Hebrews 8:2
A minister of the sanctuary, and of the true tabernacle, which the Lord pitched, and not man.
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(2) Of the sanctuary.—The word here rendered “minister” (see Hebrews 1:7; Hebrews 1:14) is very commonly used in the LXX. for the officiating priest. It is difficult, however, to decide on the meaning of the words here joined with it—whether they denote holy things or holy place; if the latter, what is the distinction between this holy place and “the true tabernacle”? The ordinary usage of the Epistle would suggest “holy place,” and perhaps the occurrence of both expressions in Hebrews 9:11-12 (where there is no doubt as to the translation) is sufficient to remove any hesitation here. The “sanctuary,” therefore, will probably be the heavenly counterpart of the Holiest Place; the “true (or, real) Tabernacle,” the counterpart of the sacred Tent of Moses, containing both the Holy Place and the Holiest of all (Hebrews 9:2-4). It is not certain that in this place we need go beyond this point, though in Hebrews 9:12 the more developed thought may require a closer interpretation. The Holy of Holies is the place of God’s immediate presence; the Tabernacle, that of God’s appointed service. The latter is expressly mentioned here because special reference is to be made to its typical representation upon earth; this is shown by the following words, which point to Exodus 33:7. The word rendered “true” (which occurs again in Hebrews 9:24; Hebrews 10:22) is full of interest, denoting that which is contrasted with everything shadowy or imperfect or merely typical; it is a word especially characteristic of the Gospel of St. John. (See Note on John 1:9.)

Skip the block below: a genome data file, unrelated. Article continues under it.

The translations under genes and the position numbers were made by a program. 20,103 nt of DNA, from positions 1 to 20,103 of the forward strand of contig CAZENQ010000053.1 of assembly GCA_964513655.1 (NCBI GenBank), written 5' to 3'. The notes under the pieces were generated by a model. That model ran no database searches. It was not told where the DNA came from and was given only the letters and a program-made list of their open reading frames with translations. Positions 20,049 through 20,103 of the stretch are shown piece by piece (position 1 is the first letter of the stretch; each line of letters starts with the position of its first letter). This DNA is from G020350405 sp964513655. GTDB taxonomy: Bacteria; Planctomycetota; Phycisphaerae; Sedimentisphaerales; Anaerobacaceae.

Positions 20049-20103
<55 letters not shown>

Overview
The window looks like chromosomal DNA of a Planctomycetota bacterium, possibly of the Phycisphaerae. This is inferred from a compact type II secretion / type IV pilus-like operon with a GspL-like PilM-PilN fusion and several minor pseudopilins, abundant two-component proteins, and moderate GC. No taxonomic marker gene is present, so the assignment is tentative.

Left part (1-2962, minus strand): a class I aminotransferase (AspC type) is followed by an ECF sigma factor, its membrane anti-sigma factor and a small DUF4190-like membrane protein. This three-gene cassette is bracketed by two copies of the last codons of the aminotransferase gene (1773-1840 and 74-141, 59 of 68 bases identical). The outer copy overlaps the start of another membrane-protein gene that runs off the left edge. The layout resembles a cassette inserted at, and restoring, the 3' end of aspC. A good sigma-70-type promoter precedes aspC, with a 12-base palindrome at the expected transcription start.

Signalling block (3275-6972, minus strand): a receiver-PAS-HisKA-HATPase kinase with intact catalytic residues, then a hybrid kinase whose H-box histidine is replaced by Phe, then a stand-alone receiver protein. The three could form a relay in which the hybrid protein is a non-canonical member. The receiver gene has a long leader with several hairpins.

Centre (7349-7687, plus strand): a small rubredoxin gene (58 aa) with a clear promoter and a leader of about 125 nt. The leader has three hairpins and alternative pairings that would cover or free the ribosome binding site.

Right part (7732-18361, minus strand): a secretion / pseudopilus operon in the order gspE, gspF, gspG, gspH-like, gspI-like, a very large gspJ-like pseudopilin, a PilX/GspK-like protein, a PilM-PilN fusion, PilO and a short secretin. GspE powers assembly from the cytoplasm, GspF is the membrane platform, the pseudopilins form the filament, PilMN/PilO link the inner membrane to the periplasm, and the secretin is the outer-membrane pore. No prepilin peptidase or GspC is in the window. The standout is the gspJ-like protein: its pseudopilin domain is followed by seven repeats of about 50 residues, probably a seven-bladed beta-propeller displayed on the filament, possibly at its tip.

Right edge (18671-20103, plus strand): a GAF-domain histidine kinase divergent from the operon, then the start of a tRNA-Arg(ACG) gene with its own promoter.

Hebrews 8:2. A minister Λειτουργος, a public minister, who, having entered within the veil, now ministers, or executes, the remaining part of his office in his human nature, representing the merit of his own sacrifice, as the high-priest represented the blood of those sacrifices once a year; of the sanctuary — The place of God’s glorious presence, typified by the holy of holies of the Jewish tabernacle and temple, where were the mercy-seat and ark, the symbols of God’s presence with his church; and of the true tabernacle — The third heaven, called the true tabernacle or habitation of God, to distinguish it from the Mosaic tabernacle, which was only its representation or shadow, by means of the inhabitation of the glory of the Lord, which heavenly tabernacle the Lord pitched — Or fixed; and not man — That is, a tabernacle infinitely superior to any which human hands could be concerned in rearing, and proportionable to the boundless wisdom, power, and magnificence of God. In this most holy place our great High-Priest ever lives, happy in his own blessedness and glory, and having the whole administration of things sacred between God and the church committed to him.8:1-6 The substance, or summary, of what had been declared was, that Christians had such a High Priest as they needed. He took upon himself human nature, appeared on earth, and there gave himself as a sacrifice to God for the sins of his people. We must not dare to approach God, or to present any thing to him, but in and through Christ, depending upon his merits and mediation; for we are accepted only in the Beloved. In all obedience and worship, we should keep close to God's word, which is the only and perfect standard. Christ is the substance and end of the law of righteousness. But the covenant here referred to, was that made with Israel as a nation, securing temporal benefits to them. The promises of all spiritual blessings, and of eternal life, revealed in the gospel, and made sure through Christ, are of infinitely greater value. Let us bless God that we have a High Priest that suits our helpless condition.A minister of the sanctuary - Margin, "or holy things." Greek τῶν ἁγίων tōn hagiōn. The Greek may either mean "the sanctuary" - denoting the Holy of Holies; or "holy things." The word "sanctuary" - קדשׁ qodesh - was given to the tabernacle or temple as a "holy place," and the plural form which is used here - τὰ ἅγια ta hagia - was given to the most holy place by way of eminence - the full form of the name being - קדשׁ qodesh קדשׁ קדּשׁים qodesh qodâshiym, or, ἅγια ἅγιων hagia hagiōn - "hagia hagion," (Jahn's Arche. section 328), or as it is used here simply as τὰ ἅγια ta hagia. The connection seems to require us to understand it of the "most holy place," and not of holy things. The idea is, that the Lord Jesus the Great High Priest, has entered into the Holy of Holies in heaven, of which that in the tabernacle was an emblem. For a description of the Most Holy place in the temple, see the notes on Matthew 21:12.